As the Inland Northwest heats up for the summer, many people find themselves reaching more frequently for their water bottles. As we look toward maintaining high performance and enjoyment of outdoor activities in the summer heat, we need to be consistently aware of our hydration levels, particularly as our normal body functions result in the loss of a portion of the 50-70% of our body weight that is made up of water each day, most noticeable through sweating.
Proper hydration can be estimated by paying attention to these three things: urine output, thirst and body weight. Proper hydration can be identified by regular, clear or light yellow urine. Infrequent urination with dark colored urine and a strong odor can be an indicator of dehydration. Since thirst will present after the body is already in a dehydrated state, it is best to hydrate prior to feeling thirst. Significant weight loss after strenuous activity can also be an indication of dehydration, while weight gain could mean you’re over-hydrated (hyponatremia). One or more of these indicators could mean you’re dehydrated or experiencing hyponatremia.
Signs of Dehydration
During high levels of exertion in warm environments, individuals can lose up to two liters of water per hour. Although most of us will lose less water than that per hour, we still can easily lose water faster than we are able to rehydrate since our absorption rate is about .5 liters per hour. As the body becomes dehydrated, symptoms will start with increasing thirst, then increase to include fatigue, headache, nausea and decreased athletic performance. As dehydration increases, people experience dizziness and a decreased ability to sweat. If dehydration becomes profound, a person can go into shock.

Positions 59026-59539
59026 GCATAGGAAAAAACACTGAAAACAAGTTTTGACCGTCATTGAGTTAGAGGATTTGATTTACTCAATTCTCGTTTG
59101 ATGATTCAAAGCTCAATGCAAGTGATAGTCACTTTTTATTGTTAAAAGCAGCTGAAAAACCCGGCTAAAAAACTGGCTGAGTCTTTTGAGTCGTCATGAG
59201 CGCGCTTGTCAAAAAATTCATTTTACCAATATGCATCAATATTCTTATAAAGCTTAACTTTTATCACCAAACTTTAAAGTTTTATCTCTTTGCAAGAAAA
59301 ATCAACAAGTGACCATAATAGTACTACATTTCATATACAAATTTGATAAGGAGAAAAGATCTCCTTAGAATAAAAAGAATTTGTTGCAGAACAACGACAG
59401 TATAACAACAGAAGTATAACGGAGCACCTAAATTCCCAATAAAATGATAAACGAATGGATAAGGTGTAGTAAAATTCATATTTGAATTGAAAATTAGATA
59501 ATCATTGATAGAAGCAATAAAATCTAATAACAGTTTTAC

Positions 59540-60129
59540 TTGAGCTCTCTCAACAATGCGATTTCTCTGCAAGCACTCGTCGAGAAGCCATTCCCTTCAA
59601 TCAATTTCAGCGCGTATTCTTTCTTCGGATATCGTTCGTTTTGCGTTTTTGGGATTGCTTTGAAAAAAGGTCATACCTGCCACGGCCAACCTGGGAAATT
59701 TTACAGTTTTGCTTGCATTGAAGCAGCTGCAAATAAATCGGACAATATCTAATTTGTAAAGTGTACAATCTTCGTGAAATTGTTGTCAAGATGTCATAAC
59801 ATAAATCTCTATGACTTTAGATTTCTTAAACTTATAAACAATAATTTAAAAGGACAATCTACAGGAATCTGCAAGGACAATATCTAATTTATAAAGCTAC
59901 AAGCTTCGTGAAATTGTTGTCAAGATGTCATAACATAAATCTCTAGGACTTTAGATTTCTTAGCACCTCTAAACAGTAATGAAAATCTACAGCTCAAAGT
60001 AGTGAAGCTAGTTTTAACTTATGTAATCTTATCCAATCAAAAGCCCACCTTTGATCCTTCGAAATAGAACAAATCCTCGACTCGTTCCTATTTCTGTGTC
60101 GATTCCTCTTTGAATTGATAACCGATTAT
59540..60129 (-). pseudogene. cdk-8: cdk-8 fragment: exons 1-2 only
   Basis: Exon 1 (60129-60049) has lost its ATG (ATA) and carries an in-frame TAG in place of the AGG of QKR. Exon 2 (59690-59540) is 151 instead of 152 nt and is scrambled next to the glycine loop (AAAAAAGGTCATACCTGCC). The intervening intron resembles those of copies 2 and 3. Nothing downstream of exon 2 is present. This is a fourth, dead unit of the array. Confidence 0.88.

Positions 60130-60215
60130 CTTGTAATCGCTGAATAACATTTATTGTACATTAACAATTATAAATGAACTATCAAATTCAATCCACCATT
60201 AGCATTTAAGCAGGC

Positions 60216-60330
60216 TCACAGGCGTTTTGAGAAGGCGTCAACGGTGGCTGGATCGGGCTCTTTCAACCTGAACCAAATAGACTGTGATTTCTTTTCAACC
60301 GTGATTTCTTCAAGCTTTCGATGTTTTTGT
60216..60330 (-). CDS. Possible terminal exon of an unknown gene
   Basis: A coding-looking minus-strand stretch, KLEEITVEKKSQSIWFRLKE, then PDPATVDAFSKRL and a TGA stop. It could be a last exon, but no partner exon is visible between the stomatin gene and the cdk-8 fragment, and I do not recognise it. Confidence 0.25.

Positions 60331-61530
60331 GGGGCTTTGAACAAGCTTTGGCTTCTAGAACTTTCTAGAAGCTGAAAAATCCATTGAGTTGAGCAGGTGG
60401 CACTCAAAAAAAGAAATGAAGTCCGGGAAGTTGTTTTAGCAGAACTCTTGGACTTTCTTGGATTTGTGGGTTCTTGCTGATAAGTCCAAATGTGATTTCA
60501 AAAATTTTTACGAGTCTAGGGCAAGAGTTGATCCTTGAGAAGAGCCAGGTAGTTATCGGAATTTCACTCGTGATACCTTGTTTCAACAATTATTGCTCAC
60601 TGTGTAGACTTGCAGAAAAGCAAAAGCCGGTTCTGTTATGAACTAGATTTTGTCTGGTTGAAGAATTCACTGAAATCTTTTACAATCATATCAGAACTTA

Over Hydration (Hyponatremia)
People who are active in the summertime heat can also find themselves sweating excessively and drinking more water than the body can process, which can result in a decreased sodium (salt) level in the body and a condition called hyponatremia. Hyponatremia can also occur from attempting to drink too much water in anticipation of high levels of activity or heat. As a person loses salt through sweat or decreases the balance of salt from over-hydration, symptoms begin to present that are similar to dehydration. Fatigue and headache can be early indicators followed by muscle cramps. Increase in urine output (often clear) can also occur. In the extreme cases people experience personality changes and loss of consciousness.
Maintaining the Right Hydration Balance
The key to avoiding dehydration is to hydrate appropriately prior to the start of any activity. To avoid water issues on upcoming adventures, plan on drinking consistently, but not excessively. Aim for consuming .25-.5 liters per hour. To avoid hyponatremia during high output activities, consider adding an electrolyte product to plain water, but watch out for highly sugared electrolyte mixes that might be more akin to drinking a candy bar. If drinking plain water, plan to include small, frequent snacks that include sodium.
If symptoms of a hydration-related illness occur, proper treatment will start with understanding the history of food and water intake of the person affected. For a person with symptoms and a history of limited water intake, physical activity should be decreased and fluids encouraged at a rate of .5 liters per hour. If the affected person has a history of prolonged exertion and has been drinking plain water, consider hyponatremia and treat by discontinuing water consumption and slowly increasing the person’s sodium intake.
Written by Jason Luthy